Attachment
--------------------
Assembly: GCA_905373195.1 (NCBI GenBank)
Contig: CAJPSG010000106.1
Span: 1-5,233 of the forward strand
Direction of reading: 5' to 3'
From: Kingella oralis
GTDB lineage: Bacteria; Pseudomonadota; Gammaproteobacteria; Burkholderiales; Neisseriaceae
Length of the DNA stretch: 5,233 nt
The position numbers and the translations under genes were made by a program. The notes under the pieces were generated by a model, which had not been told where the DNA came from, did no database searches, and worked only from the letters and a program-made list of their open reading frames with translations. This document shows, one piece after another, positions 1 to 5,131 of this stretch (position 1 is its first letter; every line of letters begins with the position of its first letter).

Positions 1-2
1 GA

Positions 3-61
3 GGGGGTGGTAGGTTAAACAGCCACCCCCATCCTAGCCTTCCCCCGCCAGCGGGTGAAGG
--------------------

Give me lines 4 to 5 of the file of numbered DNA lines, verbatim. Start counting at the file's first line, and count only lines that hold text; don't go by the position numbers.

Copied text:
Direction of reading: 5' to 3'
From: Kingella oralis